It’s important to preface this article by saying that none of the points below, even if you experience all of them, mean you’re necessarily lesbian, gay or bisexual. No one can really provide a list that you tick off and go “Yup, that’s it, I’m definitely gay”. Sexuality is an incredibly complex thing, and encompasses not only sexual attraction, but also sexual identity. If you have questions or concerns about your sexual orientation, I’d urge you not to go through it alone, but to talk to someone you can trust, or someone who’s unconnected to you, like a counselor.
Regardless of how you end up defining yourself, it’s important that you feel comfortable and supported, and remember that our sexuality is defined by a huge number of factors, most of which we have no control over.
That said, there are a number of themes and questions that emerge when people are coming to terms with being gay, lesbian or bisexual.
Putting off being in a relationship with, or dating, someone of the opposite sex – this might seem obvious, but it’s not clear-cut. There could be many reasons why you’re not out there looking for the one – of either gender. Maybe you’re nervous, or you’re not ready to be emotional or physical with someone. Maybe you’re focused on yourself just now – and there’s nothing wrong with that.
However, it may be that you’re putting it off because it just doesn’t feel right. Maybe you’re watching your friends pair off, but you’ve got this niggling feeling that you don’t want to set down that road.
Feeling uncomfortable with heterosexual sex – and let’s include the lead up, kissing and all. Many folk who turn out to be gay flirt with relationships with the opposite sex, and may even end up having sex with them.
For some, it’s fiiiiiiiine – it’s just not quite right. For others though, it can be a shocking and troubling experience – it can be incredibly uncomfortable to be with someone physically and realise that it’s not right at all.
Feeling attraction to people of the same sex – again, this might seem like a no-brainer. Surely if you’re attracted to people of the same sex, you’re gay, right? Nope. Many, many straight people have the occasional crush, particularly in adolescence but no matter what point in life they’re at – with friends or other members of the same sex. It’s also crucially important here to say that these feelings of attraction might not mean you’re gay – you might be bisexual. While bisexual attraction is too easily erased from discussion, lots of people feel attraction to men and women, and there’s nothing wrong with that either. Owning your sense of self and your identity is crucial.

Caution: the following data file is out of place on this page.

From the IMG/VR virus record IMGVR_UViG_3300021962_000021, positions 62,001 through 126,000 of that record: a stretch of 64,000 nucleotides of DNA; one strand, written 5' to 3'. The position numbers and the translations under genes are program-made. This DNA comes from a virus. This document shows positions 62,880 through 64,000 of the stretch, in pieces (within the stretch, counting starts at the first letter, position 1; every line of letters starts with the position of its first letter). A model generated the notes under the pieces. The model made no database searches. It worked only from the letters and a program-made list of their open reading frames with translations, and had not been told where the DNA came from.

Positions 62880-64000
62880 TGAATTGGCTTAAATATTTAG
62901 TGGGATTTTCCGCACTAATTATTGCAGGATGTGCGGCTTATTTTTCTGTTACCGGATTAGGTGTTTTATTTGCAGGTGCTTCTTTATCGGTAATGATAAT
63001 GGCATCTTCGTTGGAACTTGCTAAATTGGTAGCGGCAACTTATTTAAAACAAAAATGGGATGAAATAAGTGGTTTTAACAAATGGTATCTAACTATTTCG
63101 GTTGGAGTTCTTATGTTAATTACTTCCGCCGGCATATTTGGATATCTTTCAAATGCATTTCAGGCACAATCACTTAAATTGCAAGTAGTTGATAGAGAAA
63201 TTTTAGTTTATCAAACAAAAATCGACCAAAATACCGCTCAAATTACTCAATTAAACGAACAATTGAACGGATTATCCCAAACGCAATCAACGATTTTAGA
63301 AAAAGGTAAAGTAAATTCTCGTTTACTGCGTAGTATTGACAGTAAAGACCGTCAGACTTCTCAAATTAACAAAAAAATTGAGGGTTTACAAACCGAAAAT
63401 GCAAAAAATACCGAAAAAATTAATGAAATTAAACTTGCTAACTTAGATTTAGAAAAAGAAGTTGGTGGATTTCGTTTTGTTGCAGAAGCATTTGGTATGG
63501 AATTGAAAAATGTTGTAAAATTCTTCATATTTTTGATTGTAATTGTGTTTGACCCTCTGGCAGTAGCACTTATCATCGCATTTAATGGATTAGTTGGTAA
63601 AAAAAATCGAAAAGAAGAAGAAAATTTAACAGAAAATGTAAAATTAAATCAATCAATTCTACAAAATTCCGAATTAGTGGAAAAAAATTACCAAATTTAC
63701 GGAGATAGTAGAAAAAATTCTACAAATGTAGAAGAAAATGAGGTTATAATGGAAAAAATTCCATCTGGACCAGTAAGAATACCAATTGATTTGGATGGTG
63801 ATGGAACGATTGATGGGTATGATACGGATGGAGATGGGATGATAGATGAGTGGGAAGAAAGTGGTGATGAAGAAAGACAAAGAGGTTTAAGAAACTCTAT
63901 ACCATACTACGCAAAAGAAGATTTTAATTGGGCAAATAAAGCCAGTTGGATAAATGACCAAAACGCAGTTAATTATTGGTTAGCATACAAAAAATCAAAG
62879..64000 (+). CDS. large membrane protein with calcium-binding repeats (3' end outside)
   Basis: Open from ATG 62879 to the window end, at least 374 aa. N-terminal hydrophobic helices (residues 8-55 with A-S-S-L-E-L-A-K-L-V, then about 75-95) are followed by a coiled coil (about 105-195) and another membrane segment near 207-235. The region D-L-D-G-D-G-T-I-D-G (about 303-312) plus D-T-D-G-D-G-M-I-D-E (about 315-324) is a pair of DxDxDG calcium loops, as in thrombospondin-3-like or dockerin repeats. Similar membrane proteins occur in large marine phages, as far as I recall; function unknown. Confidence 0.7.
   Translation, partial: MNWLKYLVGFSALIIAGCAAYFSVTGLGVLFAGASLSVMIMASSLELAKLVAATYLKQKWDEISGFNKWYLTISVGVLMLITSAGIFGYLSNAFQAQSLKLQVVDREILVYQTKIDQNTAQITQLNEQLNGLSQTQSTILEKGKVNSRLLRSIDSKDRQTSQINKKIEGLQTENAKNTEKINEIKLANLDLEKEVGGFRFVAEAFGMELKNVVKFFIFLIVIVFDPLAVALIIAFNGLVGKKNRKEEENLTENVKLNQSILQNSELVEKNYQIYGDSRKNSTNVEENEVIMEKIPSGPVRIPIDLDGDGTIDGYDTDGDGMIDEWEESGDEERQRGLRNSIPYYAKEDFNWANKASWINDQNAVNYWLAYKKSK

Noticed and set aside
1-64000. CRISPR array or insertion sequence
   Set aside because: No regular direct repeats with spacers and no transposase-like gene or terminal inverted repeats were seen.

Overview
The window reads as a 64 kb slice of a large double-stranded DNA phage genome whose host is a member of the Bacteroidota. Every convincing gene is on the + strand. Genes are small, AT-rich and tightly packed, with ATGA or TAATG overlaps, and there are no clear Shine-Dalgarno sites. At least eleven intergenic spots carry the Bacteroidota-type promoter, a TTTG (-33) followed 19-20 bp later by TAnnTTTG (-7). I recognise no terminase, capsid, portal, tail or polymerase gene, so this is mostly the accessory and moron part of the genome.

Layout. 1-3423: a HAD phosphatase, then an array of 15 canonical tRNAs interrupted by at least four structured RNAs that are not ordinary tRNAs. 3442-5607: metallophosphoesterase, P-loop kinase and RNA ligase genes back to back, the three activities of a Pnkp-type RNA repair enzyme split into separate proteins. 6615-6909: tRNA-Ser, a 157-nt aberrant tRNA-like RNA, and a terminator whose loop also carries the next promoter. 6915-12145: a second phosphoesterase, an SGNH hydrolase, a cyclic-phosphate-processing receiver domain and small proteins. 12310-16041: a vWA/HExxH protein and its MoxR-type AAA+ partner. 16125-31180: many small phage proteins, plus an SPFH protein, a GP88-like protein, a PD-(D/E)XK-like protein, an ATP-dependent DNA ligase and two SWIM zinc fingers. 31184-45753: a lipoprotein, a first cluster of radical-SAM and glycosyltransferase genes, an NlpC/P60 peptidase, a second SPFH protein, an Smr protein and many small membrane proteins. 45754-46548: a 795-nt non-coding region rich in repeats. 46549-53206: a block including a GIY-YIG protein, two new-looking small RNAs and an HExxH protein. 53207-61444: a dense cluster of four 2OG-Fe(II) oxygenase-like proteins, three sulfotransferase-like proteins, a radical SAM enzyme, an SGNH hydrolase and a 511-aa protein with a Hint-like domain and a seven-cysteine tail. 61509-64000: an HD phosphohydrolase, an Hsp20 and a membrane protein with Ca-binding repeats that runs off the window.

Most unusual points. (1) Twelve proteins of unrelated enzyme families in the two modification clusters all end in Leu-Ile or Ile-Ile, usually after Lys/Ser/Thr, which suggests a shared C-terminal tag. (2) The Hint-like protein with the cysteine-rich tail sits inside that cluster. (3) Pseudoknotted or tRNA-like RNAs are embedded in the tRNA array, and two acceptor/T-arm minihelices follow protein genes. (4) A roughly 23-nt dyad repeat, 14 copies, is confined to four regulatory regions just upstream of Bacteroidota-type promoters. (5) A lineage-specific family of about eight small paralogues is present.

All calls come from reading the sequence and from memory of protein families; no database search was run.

Having LGB friends who make you think “How do I know I’m straight?” – this is looser, less defined. Sometimes being around gay or bisexual people can cause you to wonder how you really know if you’re straight. For some, this is a life-changing moment, but for many, it’s more like a philosophical argument you have with yourself, and doesn’t lead to anything. It’s important to remember that you own your identity, so don’t feel nervous about having questions like this – no matter the outcome.
You struggle with guilt – this one’s a biggie, unfortunately. Even though many inroads towards equality have been made in recent years, there’s still a sense among many people that it’s not right or ideal to be gay. A lot of gay, lesbian and bisexual people live with a large weight of guilt on them before they come to terms with themselves. Sometimes that guilt is so internalised they don’t realise it’s because of their sexuality. This can be particularly difficult among people who grow up in religious households.
Whatever your sexuality ends up being, however you define or label yourself, be comfortable and safe. Own it, make it yours, don’t let anyone else limit or diminish you, and be proud of who you are.